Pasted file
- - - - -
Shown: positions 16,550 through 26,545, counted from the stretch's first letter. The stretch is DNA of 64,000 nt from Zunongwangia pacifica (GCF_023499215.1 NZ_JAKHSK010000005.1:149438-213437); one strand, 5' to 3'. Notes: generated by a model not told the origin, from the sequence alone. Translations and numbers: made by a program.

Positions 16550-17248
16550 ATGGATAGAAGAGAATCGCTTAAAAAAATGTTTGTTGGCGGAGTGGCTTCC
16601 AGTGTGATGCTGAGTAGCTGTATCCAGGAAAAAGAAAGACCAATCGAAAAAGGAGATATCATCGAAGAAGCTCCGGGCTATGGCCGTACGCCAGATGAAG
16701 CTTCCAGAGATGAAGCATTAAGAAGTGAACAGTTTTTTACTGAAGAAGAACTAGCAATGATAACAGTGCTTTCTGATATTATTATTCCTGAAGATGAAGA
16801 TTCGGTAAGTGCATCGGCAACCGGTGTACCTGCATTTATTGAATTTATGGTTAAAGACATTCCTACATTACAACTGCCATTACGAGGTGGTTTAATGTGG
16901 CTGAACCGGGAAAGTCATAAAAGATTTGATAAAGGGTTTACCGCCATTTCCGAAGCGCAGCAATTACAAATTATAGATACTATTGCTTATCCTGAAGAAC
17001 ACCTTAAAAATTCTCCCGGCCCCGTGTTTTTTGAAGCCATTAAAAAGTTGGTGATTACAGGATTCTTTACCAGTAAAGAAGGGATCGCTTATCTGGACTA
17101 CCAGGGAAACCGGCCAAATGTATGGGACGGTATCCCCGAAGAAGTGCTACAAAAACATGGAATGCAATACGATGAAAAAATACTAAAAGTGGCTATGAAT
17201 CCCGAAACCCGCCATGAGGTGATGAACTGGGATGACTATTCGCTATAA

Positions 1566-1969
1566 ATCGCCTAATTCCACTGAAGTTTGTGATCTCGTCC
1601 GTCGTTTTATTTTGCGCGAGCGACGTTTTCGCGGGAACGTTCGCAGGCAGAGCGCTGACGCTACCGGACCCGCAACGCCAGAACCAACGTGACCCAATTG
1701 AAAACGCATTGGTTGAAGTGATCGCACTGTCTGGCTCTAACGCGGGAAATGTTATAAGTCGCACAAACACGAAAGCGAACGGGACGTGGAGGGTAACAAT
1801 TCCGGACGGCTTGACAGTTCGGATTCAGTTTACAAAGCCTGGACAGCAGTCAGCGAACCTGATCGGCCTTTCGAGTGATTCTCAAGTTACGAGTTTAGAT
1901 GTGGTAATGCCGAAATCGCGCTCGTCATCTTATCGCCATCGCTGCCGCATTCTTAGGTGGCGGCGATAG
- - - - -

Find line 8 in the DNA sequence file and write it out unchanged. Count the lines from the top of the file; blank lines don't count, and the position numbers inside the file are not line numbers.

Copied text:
17001 ACCTTAAAAATTCTCCCGGCCCCGTGTTTTTTGAAGCCATTAAAAAGTTGGTGATTACAGGATTCTTTACCAGTAAAGAAGGGATCGCTTATCTGGACTA